The Many Reasons Why Your Vet Bills Are Rising

Having a pet is getting increasingly expensive.
Have a pet? Prepare to pony up some serious cash.
Have a pet? Prepare to pony up some serious cash. / Alina555/E+/Getty Images

For many pet owners, there’s nothing they wouldn’t do for their furry family members. Unfortunately, it seems that vets have been catching onto that, too. 

You’re not alone in experiencing the sinking feeling that comes with looking at your latest (and heftiest) veterinary bills. The issue has been sweeping across the United States. According to U.S. Bureau of Labor data on urban consumers, veterinary costs have risen nearly 8 percent in this past year alone—this is more than double the average increase of every other listed consumer expense. 

But why is this spike appearing, and why so suddenly? There are a few possible explanations.

Why are vet bills so expensive?

Inflation plays a role, of course, but there’s another major reason behind the spike in high vet costs: clinics going corporate. Many vet practices and hospitals that were previously independently owned and operated have been bought out by corporate investors looking to monetize animal health. If your local vet clinic seems to have changed its pricing in the past few years, it may be because they’re now owned by a much larger—and less community-oriented—operation.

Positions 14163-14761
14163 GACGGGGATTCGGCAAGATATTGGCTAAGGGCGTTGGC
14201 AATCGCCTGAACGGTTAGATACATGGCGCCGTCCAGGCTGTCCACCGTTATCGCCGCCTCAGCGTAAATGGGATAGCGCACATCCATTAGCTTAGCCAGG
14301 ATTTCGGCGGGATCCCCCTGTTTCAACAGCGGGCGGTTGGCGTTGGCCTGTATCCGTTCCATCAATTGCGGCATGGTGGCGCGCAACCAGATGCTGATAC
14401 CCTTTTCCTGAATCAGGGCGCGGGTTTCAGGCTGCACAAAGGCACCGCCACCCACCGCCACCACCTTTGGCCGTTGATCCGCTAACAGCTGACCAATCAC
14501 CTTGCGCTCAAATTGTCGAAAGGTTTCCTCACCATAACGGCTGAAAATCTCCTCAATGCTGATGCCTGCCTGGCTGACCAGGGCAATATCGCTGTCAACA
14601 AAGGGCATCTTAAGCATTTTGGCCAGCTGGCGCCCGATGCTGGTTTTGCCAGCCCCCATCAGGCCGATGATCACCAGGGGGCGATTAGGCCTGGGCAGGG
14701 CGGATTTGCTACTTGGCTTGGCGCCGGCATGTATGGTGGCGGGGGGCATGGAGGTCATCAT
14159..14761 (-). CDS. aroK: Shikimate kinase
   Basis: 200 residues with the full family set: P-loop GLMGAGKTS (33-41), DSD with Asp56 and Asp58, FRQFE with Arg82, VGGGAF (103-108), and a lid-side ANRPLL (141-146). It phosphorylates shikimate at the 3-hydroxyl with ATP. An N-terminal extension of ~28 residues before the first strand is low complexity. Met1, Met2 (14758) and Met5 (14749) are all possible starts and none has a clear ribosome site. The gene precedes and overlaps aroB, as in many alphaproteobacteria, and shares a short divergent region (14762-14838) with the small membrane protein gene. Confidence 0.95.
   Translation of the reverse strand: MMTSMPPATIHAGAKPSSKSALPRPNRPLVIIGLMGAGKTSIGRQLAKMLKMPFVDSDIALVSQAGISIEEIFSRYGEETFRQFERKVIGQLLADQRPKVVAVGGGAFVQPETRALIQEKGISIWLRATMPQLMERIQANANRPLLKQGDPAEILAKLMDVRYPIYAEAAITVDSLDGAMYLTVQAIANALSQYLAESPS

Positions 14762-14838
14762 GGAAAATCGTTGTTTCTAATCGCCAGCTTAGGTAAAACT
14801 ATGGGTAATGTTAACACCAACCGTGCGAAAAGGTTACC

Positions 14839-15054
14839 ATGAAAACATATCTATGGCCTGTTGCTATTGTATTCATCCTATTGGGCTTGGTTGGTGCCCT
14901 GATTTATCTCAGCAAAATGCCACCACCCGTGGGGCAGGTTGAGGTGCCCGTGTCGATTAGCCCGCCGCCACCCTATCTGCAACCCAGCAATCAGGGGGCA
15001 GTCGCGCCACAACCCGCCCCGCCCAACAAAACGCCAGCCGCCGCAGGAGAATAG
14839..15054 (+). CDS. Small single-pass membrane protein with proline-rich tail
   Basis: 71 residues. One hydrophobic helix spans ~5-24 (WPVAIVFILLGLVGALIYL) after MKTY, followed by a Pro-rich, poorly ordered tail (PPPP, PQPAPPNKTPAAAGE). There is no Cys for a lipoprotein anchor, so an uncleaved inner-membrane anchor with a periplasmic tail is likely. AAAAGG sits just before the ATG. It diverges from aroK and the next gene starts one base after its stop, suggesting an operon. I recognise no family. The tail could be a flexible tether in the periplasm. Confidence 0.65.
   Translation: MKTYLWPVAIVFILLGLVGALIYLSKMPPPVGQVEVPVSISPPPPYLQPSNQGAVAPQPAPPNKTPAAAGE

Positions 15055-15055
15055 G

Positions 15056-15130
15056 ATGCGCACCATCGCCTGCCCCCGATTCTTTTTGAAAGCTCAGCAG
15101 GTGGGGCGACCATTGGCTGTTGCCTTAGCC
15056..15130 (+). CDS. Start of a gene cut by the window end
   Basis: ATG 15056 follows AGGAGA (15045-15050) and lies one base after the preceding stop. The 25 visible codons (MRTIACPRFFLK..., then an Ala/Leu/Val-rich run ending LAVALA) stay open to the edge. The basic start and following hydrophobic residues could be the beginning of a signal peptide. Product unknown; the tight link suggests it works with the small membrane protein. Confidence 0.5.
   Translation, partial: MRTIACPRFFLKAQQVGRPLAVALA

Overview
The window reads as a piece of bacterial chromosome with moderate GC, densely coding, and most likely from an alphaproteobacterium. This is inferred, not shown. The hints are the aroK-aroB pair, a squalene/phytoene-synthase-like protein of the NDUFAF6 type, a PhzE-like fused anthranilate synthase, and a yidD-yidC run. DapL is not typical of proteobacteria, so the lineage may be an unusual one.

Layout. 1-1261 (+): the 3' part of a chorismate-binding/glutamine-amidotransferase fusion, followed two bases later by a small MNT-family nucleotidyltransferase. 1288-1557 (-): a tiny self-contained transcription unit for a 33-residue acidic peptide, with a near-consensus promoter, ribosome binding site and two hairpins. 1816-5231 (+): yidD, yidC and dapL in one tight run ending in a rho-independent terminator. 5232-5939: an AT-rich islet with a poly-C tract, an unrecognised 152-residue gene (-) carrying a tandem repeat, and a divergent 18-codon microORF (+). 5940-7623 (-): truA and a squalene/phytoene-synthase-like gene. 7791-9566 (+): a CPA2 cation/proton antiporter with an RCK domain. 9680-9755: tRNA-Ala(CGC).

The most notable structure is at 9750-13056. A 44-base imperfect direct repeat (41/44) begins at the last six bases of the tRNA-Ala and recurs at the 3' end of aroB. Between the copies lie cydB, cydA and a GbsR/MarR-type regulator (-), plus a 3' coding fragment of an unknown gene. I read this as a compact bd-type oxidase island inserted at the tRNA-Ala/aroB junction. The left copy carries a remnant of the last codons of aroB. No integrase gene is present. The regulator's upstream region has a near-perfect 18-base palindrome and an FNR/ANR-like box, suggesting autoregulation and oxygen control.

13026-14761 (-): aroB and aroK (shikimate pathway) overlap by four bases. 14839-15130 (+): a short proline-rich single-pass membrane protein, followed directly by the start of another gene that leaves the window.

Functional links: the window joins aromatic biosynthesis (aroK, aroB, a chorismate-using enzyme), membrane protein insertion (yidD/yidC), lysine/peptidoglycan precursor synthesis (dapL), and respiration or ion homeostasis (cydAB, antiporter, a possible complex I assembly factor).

The corporations aren’t always the ones you’d assume they would be, either. While you wouldn’t think that your pooch’s X-rays would profiting the same folks producing Snickers bars, the Mars Corporation actually operates more than 2000 vet clinics throughout America. 

How much are vet bills?

Large corporations are buying up vet practices, but not necessarily because they’re animal lovers. Pet owners are willing to fork over a pretty penny if their animal’s life is on the line. According to a 2023 survey by ValuePenguin, consumers spend an average of $1507 each year on pet-related medical costs. That same survey also found that 76 percent of pet owners would be open to taking on debt if it meant it would save the life of their animal. 

Though it’s a bit harsh to view the issue in this light, it seems that businesses will continue to raise prices as long as consumers are willing to pay them. 

Pet medical costs aren’t the only rising costs, either. Over the next decade, the average national health spending (for humans) is expected to grow steadily by 5.4 percent each year. It seems that both you and Fido are in for some fairly large bills in the coming years.

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